“No refreshments, brother dear?” Princess Snowdrop asks, leaning back and putting her feet in their soft boots on the low table.
“I didn’t think you’d care to drink with me,” Wizard Xavarian grumps. “Figured you’d think I was going to poison you or some such nonsense.”
“Nonsense, indeed,” Princess Snowdrop says sweetly. “Why would you go to such trouble to lure me here just to poison me? It would leave you with an awkward body on your hands, as well as a tremendous amount of explaining to do. No, we’ll be happy to drink your tea. The hour is very late, and I could use a stimulant.”
Wizard Xavarian makes an exasperated sound, thumps his staff on the floor three times, and a tea tray, complete with an assortment of little cakes, appears on the low table. Princess Snowdrop promptly takes her boots down away from the food.
“Ryanne, dear, won’t you pour? Valida can hand the cups around. And now, Wizard Xavarian,” the princess says, donning her court manners as easily as she’d removed her boots from the table, “pray tell us the reason you have arranged this family reunion.”
Wizard Xavarian swallows his pique, for the first time seeming what he is—a powerful sorcerer and one of the reigning monarch’s most highly regarded counselors. “Although it has never seemed to bother you, Snowdrop, for the last four or five years, our father has begun to talk about bypassing our generation entirely and moving to the next to name his heir.”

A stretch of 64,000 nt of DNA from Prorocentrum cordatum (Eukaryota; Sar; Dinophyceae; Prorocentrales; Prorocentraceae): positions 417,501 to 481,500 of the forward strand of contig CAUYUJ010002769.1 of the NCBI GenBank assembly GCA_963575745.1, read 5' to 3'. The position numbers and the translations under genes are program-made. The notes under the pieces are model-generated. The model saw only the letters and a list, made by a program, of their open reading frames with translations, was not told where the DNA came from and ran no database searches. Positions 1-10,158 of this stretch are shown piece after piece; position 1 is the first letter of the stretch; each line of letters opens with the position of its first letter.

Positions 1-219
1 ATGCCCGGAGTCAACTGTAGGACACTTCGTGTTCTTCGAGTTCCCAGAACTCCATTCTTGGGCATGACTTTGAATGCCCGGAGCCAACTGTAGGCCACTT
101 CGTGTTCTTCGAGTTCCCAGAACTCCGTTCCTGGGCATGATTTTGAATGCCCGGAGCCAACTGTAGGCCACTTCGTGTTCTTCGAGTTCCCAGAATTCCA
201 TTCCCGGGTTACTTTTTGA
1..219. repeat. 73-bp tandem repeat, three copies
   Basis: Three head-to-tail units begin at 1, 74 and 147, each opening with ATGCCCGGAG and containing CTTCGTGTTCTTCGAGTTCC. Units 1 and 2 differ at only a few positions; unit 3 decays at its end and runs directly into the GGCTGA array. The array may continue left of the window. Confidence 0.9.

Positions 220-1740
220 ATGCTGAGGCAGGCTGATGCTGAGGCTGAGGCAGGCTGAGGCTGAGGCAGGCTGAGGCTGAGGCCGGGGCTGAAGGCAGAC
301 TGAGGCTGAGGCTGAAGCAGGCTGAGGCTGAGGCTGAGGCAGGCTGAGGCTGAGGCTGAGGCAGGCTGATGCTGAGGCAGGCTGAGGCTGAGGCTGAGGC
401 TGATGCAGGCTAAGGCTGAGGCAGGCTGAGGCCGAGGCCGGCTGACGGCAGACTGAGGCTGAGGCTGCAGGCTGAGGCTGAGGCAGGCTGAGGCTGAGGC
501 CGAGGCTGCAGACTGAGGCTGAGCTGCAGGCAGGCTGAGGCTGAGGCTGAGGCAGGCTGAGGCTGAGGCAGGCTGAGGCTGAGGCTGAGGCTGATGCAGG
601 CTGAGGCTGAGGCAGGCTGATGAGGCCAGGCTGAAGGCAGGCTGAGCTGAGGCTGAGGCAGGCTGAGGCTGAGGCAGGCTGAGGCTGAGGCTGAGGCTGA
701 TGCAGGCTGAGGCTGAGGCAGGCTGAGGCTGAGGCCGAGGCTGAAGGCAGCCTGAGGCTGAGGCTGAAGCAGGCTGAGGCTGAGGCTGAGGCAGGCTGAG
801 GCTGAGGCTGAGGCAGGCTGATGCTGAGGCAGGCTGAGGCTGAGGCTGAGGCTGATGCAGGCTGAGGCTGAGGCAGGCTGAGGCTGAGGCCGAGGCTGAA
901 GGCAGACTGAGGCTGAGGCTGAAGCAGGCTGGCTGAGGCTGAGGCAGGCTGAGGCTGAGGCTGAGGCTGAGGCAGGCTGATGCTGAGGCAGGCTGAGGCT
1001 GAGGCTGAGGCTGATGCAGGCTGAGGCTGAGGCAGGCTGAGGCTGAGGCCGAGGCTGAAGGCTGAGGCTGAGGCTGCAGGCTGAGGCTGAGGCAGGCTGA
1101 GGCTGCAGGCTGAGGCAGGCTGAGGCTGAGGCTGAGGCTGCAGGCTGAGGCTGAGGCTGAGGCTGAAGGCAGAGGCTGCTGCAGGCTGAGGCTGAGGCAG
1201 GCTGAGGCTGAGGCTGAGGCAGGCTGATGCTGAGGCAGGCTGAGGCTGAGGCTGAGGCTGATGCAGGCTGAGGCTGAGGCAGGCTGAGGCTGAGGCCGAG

“Yes,” Princess Snowdrop replies, “I think it was when Emmie’s eldest boy started shaping up so promisingly. It didn’t hurt that not only are the grandchildren so much more awed by Father than his own children are, but that, by doing this, he could make any number of people think they might get a line on the throne. Grandchildren, after all, share only a quarter of his bloodline.”
“You have thought about this more than I imagined,” Wizard Xavarian says, stroking his long beard with one hand.
“Well, I may not care to become queen myself, and I may not have any children eligible for the lottery, but that doesn’t mean I don’t care who becomes the next monarch. I’d like it to be someone suitable for the job, as well as someone who would not attempt to take control of my holdings. They may not be as extensive as yours, but I do value them highly.”
“So you would support a monarch who would promise to preserve your holdings, perhaps even add to them, a monarch who…”
“If you’re trying to sound me out regarding how I feel about treason,” Princess Snowdrop interrupts, “I’ll give you your answer. I’m against it. King Farand has not necessarily been the best father, but he has been a very sound monarch. In fact, the very things that make him a less than ideal father make him quite a good king. I can even see his point about skipping his increasingly greying brood, then training up someone younger while he still has time to put his stamp on the end product.”
“I plan no treason,” Wizard Xavarian says earnestly. “Rather, I have come up with a plan that will enable our father to select an heir both from the children of his body—rather than from a more attenuated pool—and young enough to rule for many years to come. Even better, he will have no doubt that his heir has been firmly influenced by his policies, for that person has long worked beside him.”